Differences In How Americans Speak English Across The United States

By: QCWriter
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(Photo by Andrew Toth/Getty Images for New York)

(Photo by Andrew Toth/Getty Images for New York)

Throughout the United States, there is a stark difference between how people speak the English language. In truth, it is nearly impossible to estimate the number of dialects that encompass the English language, because throughout major regions across the country, lies smaller pockets of varying forms of English spoken in specific towns or cities.

Moreover, due to transplants moving from one coast or region to another, regional differences in language is not as clearly defined as it once was.

Furthermore, where a person lives in the United States is not the only factor that determines how they speak the English language. Other factors include, but are not limited to a person’s gender, race and social class.

For the purpose of this article, I am only focusing on the regional differences of how Americans speak across the country.

Personally, I grew up in New Jersey, but I also lived in the Midwest for quite some time. Where language is concerned, I can attest to the vast differences within New Jersey, let alone the United States. While in the Midwest, people were surprised that I didn’t have a “New Jersey” accent.

Truth be told, Northern New Jerseyans do not have accents, but rather the Jersey accent is more commonly found in South Jersey. Currently, I reside in South Carolina, and over the years, I have adapted to the different dialects in each city I have resided in. However, this has not come without notice. I am cognizant that the way I speak the English language has changed. Some words have changed entirely, while others, I now pronounce differently than I did when I lived up North.


In the North and out West, it is called coleslaw, however in some areas of the Midwest and the South it is called slaw.

When Referring To A Couple of People or A Group of People

In the North, when you are talking to or referring to a group of people, Northerners say “you guys.” In the Midwest and the South, the most common expression is “Y’all.”  In other parts of the country they say “you all.”


In the North, shoes are called sneakers. In the South shoes are called tennis shoes. In the Midwest they are called gym shoes. I still call them sneakers, in case you’re wondering.


Throughout the country, the majority of people refer to their Aunt by pronouncing her as their “Ant.” However, in some parts of the North, the word is said as Awnt. In a small segment of the deep South, it sounds like they are saying ain’t when addressing their Aunt.


Up North and beyond, Americans say caramel as if they were saying “carr – (a) – mel,” or “care – (a) – mel” But in the South, it sounds like ‘”car-ml.”


In New England and in various parts up North, a creek is referred to as a brook. The rest of the country calls this body of water a creek.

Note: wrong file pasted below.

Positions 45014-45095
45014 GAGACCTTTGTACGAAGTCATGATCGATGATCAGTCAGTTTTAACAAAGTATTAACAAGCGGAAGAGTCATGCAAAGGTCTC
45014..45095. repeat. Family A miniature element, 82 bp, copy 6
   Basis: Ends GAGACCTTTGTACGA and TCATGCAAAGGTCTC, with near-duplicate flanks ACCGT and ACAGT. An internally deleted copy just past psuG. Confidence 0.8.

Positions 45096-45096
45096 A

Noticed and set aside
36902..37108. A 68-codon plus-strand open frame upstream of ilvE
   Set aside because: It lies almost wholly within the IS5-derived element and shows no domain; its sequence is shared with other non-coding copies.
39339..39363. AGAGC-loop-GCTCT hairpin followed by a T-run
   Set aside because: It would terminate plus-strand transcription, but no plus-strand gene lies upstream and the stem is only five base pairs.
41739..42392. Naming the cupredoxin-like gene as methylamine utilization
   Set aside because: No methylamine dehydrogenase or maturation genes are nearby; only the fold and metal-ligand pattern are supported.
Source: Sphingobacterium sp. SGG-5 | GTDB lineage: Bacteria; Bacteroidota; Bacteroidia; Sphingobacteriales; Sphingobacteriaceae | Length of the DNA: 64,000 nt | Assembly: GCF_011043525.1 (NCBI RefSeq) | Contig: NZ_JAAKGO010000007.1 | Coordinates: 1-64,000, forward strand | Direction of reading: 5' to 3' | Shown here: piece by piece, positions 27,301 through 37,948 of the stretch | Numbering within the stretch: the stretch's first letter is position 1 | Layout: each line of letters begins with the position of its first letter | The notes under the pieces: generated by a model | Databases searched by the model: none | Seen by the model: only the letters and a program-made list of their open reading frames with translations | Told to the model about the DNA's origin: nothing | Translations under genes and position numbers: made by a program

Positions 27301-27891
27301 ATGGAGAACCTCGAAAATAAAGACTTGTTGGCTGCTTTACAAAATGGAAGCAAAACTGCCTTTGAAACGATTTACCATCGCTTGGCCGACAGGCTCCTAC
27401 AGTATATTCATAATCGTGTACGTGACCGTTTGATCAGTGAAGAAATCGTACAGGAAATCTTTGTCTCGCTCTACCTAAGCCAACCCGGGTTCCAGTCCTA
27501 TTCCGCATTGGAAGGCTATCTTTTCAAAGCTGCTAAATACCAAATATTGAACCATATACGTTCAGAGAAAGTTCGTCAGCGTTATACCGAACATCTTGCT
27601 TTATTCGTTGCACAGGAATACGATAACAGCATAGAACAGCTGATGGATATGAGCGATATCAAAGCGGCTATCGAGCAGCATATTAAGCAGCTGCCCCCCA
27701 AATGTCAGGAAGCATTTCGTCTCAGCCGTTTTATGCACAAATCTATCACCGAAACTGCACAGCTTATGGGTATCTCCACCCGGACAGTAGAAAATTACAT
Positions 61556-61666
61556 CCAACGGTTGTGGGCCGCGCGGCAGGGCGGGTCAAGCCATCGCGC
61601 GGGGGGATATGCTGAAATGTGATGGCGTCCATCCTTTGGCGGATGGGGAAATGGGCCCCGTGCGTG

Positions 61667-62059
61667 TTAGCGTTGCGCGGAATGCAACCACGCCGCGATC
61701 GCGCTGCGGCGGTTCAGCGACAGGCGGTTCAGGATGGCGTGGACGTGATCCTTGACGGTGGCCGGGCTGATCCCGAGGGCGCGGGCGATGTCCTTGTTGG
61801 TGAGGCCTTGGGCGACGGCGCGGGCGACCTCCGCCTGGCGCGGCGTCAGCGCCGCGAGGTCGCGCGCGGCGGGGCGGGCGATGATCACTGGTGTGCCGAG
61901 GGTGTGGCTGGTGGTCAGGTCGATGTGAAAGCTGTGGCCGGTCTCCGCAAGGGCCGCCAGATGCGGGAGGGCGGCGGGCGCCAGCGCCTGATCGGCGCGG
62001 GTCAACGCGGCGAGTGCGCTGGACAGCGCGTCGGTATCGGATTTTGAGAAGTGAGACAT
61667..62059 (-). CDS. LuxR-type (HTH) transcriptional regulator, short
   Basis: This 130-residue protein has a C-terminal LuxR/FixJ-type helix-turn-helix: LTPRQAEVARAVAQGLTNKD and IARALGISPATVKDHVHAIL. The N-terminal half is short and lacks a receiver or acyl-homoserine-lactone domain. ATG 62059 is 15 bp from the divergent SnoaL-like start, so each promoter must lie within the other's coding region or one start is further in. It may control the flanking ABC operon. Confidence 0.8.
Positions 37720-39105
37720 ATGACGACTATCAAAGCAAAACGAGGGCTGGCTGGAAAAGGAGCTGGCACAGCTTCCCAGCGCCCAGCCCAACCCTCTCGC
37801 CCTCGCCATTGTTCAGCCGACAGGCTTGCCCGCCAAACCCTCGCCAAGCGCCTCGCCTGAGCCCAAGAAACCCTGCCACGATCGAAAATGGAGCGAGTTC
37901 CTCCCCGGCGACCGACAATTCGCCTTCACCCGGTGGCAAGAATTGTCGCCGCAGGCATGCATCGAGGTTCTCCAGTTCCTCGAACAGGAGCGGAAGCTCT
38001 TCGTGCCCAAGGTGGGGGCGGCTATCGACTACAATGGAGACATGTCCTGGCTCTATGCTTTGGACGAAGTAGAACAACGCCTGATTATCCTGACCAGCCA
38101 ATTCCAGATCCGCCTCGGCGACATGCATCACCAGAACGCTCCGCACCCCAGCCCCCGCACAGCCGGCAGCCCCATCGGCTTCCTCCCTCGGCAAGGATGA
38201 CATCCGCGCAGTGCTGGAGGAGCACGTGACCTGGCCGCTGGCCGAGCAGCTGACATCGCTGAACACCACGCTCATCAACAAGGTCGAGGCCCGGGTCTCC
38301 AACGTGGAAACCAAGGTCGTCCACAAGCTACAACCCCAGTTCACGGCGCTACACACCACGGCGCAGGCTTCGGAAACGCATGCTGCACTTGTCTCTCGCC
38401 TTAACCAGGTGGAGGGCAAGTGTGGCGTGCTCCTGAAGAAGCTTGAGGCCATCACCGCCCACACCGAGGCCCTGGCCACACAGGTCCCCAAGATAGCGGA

Are you going to put on your pajamas tonight, or are you going to put on your “pajomas?” Southerners are known for using the ladder pronunciation.


Does the word route sound like root or rout? In the North and out West, it sounds like root, in the South it sounds like rout.

Yard Sale

If you’re looking to buy a second hand item from someone’s lawn or driveway, it’s called a yard sale in the South. In parts of the Midwest it’s called a rummage sale. Finally, up North it’s called a garage sale.

Submarine Sandwich

In parts of the North, a submarine sandwich is called a hoagie, in the South and Midwest it’s called a Sub. In the deep South it can be referred to as a Po Boy, and in New Jersey specifically it’s called a Hero Sandwich.

Top Of A Cake

You put _________ on the top of a cake. In the North you put frosting on a cake, in the South and the rest of the country you put icing on the top of a cake.

The Road That Runs Parallel To The Highway

In the North it’s called a Service Road, in the South and Midwest it’s called an Access Road.

 Groceries Go In A…

Bag if you’re from the North, and a sack if you’re from the Midwest or in some parts of the South.  And … while you are shopping, you place your items in a buggy in the South, a shopping cart in the North, and a shopping basket in other parts of the country.

 Soda, Pop, or Coke

The lines are not as clear as to who says what where, however, in most areas of the North the carbonated beverage that you love so much is called soda, in the South it’s called Coke, and sometimes it is also called pop, or soda pop.

 Rubber Band

Elastic in the South is the elastic on your stretchy pants, but in the North it means a rubber band … I agree, it’s weird.

 Really Good vs Real Good

If you really like something up North, it is really good. In the South, it’s real good!

Use The Lawnmower to Shorten Your Grass

In the South you’re cutting the grass, up North and in the Midwest and beyond, you are mowing the lawn.

An Outdoor Water Line

In the North and around the country it’s called a faucet. Down South it’s called a spigot.

Want to learn more about regional differences within the United States? Click here.

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